The AR-15: What it really does to your face
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when it is fired at point-blank range
I am giving prominence to this section because most people know almost nothing about the effects of an "assault rifle" when it is fired at point-blank range at a human body. Such is their ignorance, they may believe that being hit by an air rifle pellet — which can kill, but usually doesn't — constitutes being "shot". And if this belief is reinforced by some "authority", which assures them they have been hit by a bullet from, say, an AR-15, they are obviously going to over-estimate the lethality of the "shooting" to which they have been subjected. See a real gunshot wound from a service rifle.
◘ Counter-terrorism expert Greg Barton, from Deakin University, told ABC News the gunman’s weapon resembled an AR-15.
“The attacker was using a couple of guns, one was a shotgun, one was an AR-15 — that’s the so-called civilian equivalent of the M-16. It’s an assault rifle,” Mr Barton said.
From "How the Christchurch shooter obtained powerful military-style weapons", at news.com.au.
◘ It’s possible to argue about everything when it comes to the politics of guns —including about the definition of “assault rifle” itself — but it’s harder to argue about physics. So let's consider the physics of an AR-15.
A bullet with more energy can do more damage. Its total kinetic energy is equal to one-half the mass of the bullet times its velocity squared. The bullet from a handgun is—as absurd as it may sound — slow compared to that from an AR-15. It can be stopped by the thick bone of the upper leg. It might pass through the body, only to become lodged in skin, which is surprisingly elastic.
The Christchurch shooter's gun looks formidable, but is actually a toy — an air rifle powered by a canister of CO2 that fits into the stock. On March 15, 2019, it fired blanks and, possibly, some pellets. That's why, when a "shot" hit a "body", it caused only a ruffling of the clothes or flying of the hair.
The bullet from an AR-15 does an entirely different kind of violence to the human body. It’s relatively small, but it leaves the muzzle at three times the speed of a handgun bullet. It has so much energy that it can disintegrate three inches of leg bone. “It would just turn it to dust,” says Donald Jenkins, a trauma surgeon at University of Texas Health Science Center at San Antonio. If it hits the liver, “the liver looks like a jello mold that’s been dropped on the floor.” And the exit wound can be a nasty, jagged hole the size of an orange.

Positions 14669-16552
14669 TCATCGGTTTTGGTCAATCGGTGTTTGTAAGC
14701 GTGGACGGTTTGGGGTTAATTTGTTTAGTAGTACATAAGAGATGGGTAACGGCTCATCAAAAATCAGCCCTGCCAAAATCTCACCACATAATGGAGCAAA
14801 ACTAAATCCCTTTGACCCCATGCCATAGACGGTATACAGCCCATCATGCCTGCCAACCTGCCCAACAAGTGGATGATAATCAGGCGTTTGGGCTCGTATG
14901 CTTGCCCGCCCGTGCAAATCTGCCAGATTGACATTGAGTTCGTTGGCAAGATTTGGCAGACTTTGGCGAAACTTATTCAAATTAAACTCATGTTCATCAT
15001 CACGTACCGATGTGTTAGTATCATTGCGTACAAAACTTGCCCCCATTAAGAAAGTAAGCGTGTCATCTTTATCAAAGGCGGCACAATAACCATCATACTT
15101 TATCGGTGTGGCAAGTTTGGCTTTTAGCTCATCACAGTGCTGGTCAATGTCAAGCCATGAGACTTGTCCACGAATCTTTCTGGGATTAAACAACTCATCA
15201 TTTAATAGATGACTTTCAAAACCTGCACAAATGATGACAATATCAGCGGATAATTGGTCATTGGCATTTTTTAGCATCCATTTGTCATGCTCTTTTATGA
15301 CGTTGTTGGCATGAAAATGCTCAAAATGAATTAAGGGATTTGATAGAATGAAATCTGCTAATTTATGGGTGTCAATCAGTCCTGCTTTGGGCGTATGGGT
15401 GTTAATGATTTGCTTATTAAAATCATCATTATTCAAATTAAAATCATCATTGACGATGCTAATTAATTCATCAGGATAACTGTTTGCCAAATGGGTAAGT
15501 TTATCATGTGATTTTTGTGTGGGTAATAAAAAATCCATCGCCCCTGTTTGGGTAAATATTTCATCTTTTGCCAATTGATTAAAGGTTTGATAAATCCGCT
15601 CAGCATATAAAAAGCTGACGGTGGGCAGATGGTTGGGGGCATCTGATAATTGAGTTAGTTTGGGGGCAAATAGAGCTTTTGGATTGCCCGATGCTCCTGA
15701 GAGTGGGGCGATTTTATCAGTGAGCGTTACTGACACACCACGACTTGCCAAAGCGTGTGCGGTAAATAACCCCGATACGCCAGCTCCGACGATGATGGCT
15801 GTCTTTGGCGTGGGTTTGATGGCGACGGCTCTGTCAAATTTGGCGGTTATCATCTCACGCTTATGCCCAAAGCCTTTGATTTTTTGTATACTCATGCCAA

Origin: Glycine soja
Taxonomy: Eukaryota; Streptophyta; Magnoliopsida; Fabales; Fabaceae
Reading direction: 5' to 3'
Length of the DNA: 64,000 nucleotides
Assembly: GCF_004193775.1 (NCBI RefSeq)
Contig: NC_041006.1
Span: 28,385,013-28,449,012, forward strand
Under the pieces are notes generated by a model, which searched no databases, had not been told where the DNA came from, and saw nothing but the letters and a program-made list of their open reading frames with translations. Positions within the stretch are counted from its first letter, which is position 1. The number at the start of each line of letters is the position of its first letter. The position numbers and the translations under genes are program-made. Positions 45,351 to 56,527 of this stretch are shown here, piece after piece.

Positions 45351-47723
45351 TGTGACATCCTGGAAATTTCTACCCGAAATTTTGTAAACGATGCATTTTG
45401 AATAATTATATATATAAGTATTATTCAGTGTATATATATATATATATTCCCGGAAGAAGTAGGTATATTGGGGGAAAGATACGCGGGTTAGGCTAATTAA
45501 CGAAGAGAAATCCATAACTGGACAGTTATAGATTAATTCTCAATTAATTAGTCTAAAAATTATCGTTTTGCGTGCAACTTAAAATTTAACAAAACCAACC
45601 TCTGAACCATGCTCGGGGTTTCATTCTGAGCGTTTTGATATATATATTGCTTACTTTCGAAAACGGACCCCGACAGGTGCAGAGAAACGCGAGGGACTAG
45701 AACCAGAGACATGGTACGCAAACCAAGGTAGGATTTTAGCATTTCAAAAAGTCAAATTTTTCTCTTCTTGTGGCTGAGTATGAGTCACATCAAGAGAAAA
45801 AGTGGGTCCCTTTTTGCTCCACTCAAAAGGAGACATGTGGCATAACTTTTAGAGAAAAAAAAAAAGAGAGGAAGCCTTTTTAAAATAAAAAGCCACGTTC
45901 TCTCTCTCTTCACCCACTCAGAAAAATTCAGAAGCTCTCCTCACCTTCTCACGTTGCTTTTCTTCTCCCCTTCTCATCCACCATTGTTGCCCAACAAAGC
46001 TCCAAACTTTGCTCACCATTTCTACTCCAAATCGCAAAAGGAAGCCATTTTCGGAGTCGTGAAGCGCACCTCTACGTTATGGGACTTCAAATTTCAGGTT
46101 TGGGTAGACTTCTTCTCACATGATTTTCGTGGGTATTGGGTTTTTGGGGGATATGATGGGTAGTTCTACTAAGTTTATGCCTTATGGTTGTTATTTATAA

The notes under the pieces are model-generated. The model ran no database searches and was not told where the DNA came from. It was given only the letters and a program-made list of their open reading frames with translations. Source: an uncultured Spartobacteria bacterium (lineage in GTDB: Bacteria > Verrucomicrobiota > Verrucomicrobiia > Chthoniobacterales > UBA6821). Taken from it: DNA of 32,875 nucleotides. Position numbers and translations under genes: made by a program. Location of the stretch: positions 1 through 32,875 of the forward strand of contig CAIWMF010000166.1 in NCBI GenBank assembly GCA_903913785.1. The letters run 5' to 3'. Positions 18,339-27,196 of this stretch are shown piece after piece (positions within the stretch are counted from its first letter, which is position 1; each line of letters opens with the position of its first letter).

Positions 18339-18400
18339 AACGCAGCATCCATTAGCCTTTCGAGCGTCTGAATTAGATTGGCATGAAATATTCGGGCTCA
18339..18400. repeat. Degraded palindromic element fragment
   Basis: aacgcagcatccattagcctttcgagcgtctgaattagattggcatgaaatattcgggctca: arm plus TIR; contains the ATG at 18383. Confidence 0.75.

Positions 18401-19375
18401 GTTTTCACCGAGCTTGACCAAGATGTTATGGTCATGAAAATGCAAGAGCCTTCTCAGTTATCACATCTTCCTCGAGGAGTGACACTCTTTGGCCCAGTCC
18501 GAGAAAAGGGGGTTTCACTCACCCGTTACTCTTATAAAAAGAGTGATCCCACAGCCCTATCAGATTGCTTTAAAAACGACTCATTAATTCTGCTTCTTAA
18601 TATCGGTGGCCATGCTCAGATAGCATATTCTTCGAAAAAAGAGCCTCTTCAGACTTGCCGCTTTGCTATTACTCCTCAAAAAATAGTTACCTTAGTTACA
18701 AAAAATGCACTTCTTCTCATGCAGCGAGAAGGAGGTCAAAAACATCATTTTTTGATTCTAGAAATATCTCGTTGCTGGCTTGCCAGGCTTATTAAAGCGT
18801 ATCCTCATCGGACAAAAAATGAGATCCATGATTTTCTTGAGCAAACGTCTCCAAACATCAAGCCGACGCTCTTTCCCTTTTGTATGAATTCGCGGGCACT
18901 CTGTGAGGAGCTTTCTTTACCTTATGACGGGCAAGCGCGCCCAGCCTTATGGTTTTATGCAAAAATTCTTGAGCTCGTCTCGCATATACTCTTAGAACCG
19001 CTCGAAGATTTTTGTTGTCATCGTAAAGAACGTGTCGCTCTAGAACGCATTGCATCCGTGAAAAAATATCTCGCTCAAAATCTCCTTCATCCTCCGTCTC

These high-velocity bullets can damage flesh inches away from their path, either because they fragment or because they cause something called cavitation. When you trail your fingers through water, the water ripples and curls. When a high-velocity bullet pierces the body, human tissues ripple as well—but much more violently. The bullet from an AR-15 might miss the femoral artery in the leg, but cavitation may burst the artery anyway, causing death by blood loss. A swath of stretched and torn tissue around the wound may die. That’s why, says [Peter] Rhee, a handgun wound might require only one surgery but an AR-15 bullet wound might require three to ten. [Rhee is a trauma surgeon at the University of Arizona.]
Then, multiply the damage from a single bullet by the ease of shooting an AR-15, which doesn’t kick. “The gun barely moves. You can sit there boom boom boom and reel off shots as fast as you can move your finger,” says Ernest Moore, a trauma surgeon at Denver Health and editor of the Journal of Trauma and Acute Surgery, which just published an issue dedicated to gun violence.
From "What an AR-15 Can Do to the Human Body", by Sarah Zhang, June 17, 2016, at wired.com.
◘ A .223 round fired from an AR-15 travels at 975 m/sec, has 1854 joules of kinetic energy and a range of 3785m . . . All the victims should've been absolutely shredded to bits and would've either died instantly or bled out in minutes or seconds. There should've been a mess of flesh and blood and only pieces left of the victims. The walls and floors would've sustained major damage from EVERY SINGLE shot fired, regardless of whether the bullet impacted flesh or not. Actual results from live-stream video: 1. Minor blood splatter from point blank shots; 2. Zero damage to walls and floors.
From a comment by "Mondz Dolo" on You Tube, April 12, 2019, below the video "The Christchurch Massacre - An Independent Analysis". See here. June 9, 2019: Sorry, this video has been censored, along with all the comments.